Tradition with purpose

Riding to hounds is what gives jockeys their bottle, according to the fearless Paul Carberry, and plenty in the world of racing share his passion for the sport
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Thursday, January 30, 2014

It’s no secret that National Hunt racing, at least, has its roots firmly lodged in the hunting field. Point-to-pointing started when two hunting men, Edmund Blake and Cornelius O’Callaghan, challenged each other to a race in 1752 for four-and-a-half miles across country from Buttevant Church to Doneraile Church in Co Cork. They jumped everything in their path, and by keeping the steeple of Doneraile church in sight (steeple-chasing), the two men kept to the planned route along the banks of the Awbeg River. The same line can still be taken while hunting with the Duhallow Foxhounds now.

Flat jockey Adam Kirby shows his flair for jumping

Flat jockey Adam Kirby shows his flair for jumping

Amateur jump racing evolved from there – and subsequently became a professional sport. And a few decades ago, many Flat trainers would have spent their (all-weatherless) winters hunting. But does hunting still have any relevance to the modern racing world, and how strong are the ties between the two?

“The volume of racing is so much greater now and people are training more and more horses – who had 100 horses 25 years ago, let alone 150?” says Ralph Beckett. “The demands on a trainer’s time – all year round – are so much greater.”

Beckett is one of a handful of major trainers who still go hunting regularly, managing a dozen days a season with the local Tedworth hounds and, further afield, the big-jumping Portman.

“I genuinely enjoy it and it’s the one sport I can do with my wife,” he says. “And my daughter, who is eight, is now happy to go hunting without her mother, so I can take her out, which I love. So it’s about family as much as anything for me. And it gets me away from everything – it’s a holiday in itself.”

Beckett hunted the Marlborough College Beagles while he was at school there, and his fellow Group 1-winning trainer James Fanshawe hunted the beagles at Stowe. Fanshawe, the son of a famous master and huntsman, no longer rides to hounds, but among the Newmarket trainers who still make the pilgrimage to nearby Leicestershire to hunt across the county’s famous grass and hedges are Michael Bell, riding his trusty hack Ruby, and Toby Coles, who cuts a dash in top hat and scarlet tails.

Coles is passionate about hunting, saying: “It’s about horsemanship, but also about an understanding of the way nature and the world around us works. Hunting teaches you to know what is going to happen before it happens – and either to do something to help it or slam the brakes on if necessary, such as avoiding breaking a horse down.

“Those who made the best soldiers in the last War were very often those who went the best in the hunting field, and that can be compared to racing. It gives you the ability to read yourself and your surroundings. And conversely the sharpest thinkers in racing are probably the best in the hunting field as well – not just in terms of jumping huge fences but in watching what is really going on, the venery side of the sport. Major Hern made sure Willie Carson hunted, and some of the great hunting figures of that era, such as the Hon Migs Greenall, greatly respected him for doing it.”

Darley's Director of Stallions Sam Bullard out with the Cottesmore

Darley’s Director of Stallions Sam Bullard out with the Cottesmore

Having grown up hunting with the Quorn and the Cottesmore in Leicestershire, Coles says that he got few days while he was learning his craft as an assistant trainer and in his first couple of years after going solo.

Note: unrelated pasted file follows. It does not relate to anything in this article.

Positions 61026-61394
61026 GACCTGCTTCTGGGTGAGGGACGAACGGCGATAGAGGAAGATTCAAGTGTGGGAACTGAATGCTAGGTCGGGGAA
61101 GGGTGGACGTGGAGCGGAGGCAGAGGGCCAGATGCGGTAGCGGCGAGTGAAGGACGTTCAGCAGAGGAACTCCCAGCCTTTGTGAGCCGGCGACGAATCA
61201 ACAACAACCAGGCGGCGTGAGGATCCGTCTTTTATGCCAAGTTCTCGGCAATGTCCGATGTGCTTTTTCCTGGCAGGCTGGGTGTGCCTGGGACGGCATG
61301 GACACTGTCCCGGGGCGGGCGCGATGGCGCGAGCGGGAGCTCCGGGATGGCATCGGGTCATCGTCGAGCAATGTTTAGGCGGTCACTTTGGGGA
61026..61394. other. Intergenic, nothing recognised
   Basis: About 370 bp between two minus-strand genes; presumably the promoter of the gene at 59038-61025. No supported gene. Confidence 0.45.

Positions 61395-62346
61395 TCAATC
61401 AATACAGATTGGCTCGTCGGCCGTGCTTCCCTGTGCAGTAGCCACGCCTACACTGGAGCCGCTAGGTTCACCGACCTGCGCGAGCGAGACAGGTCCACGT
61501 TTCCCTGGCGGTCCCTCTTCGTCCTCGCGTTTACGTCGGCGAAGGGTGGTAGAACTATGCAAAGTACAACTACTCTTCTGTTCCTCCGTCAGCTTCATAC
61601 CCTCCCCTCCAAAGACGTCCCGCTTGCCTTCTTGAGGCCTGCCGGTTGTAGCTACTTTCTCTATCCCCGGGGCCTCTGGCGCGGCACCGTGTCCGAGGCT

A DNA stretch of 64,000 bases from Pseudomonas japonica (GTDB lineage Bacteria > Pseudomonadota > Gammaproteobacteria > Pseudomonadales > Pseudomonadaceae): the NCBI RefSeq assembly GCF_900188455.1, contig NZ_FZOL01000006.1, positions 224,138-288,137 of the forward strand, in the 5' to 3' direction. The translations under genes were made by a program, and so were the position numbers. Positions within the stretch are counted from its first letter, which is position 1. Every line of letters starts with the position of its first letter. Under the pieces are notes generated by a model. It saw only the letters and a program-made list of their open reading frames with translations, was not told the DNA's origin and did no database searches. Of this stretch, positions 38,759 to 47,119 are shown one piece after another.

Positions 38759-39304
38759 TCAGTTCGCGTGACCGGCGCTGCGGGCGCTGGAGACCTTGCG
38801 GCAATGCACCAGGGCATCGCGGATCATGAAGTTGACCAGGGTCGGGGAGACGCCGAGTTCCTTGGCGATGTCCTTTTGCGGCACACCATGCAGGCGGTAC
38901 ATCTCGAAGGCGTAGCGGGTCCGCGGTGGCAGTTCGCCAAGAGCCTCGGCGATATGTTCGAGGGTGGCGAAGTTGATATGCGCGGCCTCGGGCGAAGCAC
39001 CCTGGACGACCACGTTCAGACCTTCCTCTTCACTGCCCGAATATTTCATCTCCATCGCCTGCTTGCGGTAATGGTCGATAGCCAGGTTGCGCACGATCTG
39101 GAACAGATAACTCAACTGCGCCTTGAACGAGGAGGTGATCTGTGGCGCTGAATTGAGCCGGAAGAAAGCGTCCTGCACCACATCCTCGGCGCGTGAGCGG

“Until I started in racing, hunting was my life, and then racing became my life, and I didn’t want to confuse the two,” he adds. “But now I am trying to do more and more hunting. It freshens up one’s eyes, not so much the thrill of galloping fast and jumping things but the actual hunting and the hounds.

“And I’ve probably got more owners from going hunting than I have by socialising and pressing the flesh in London!”

Coles has also visited the Ledbury to follow David Redvers over the whacking hedges for which his pre-Christmas meet at Tweenhills Stud is renowned.

Redvers’s racing and bloodstock commitments mean he gets only “six or seven” days’ hunting a season now, but he has been a joint-master of the Ledbury since 2005.

“It’s a great release from the pressures of everyday life,” he says. “A lot of it for me is about community. I have a genuine affection for the land and the people round here, and I get to see people from the local area that I don’t see often enough.

“Hunting and racing have always been intertwined. It’s a fantastic second career for racehorses and a great schooling ground for young riders. Those who have grown up in the hunting field are better prepared for the demands of race-riding. Their basic horsemanship skills are undoubtedly better.”

Redvers persuaded trainer Mikel Delzangles to have his first day’s hunting at the Tweenhills meet this season – but he’s not sure that, after sustaining four broken ribs in a fall, the Frenchman will be back.

I’ve probably got more owners from going hunting than I have by socialising and pressing the flesh in London!

Other trainers who escape the pressures of life on the hunting field include Eve Johnson Houghton, with the Old Berks, and Ann Duffield with the Bedale, where she is joined by trainer’s wife Deirdre Johnston. Another female trainer, Di Grissell, has long been a master of the East Sussex and Romney Marsh.

Redvers also masterminded the Ledbury’s Golden Button – a three-and-a-half mile race across natural hunting country along the banks of the River Severn. It has been won twice by jockeys: former Flat rider Eddie Ahern took it in 2007 aboard the former Jonjo O’Neill-trained chaser World Wide Web, who was enjoying his ‘retirement’ as a hunter with the Ledbury’s Ridley family, and Paul Carberry won it two years later on the Brendan Powell-trained Mandingo Chief. Davy Russell also rode in it that year, but fell early on.

Other Flat jockeys who love hunting include Jimmy Quinn and Jim Crowley, and Ahern introduced Adam Kirby to the sport four years ago.

“I’d never been before and Eddie took me to the Cottesmore with him and I had a really good time,” says Kirby. “It was fascinating to me: nice company, everyone was very welcoming, the jumping was great and I fell in love with it. I’ll always go now.”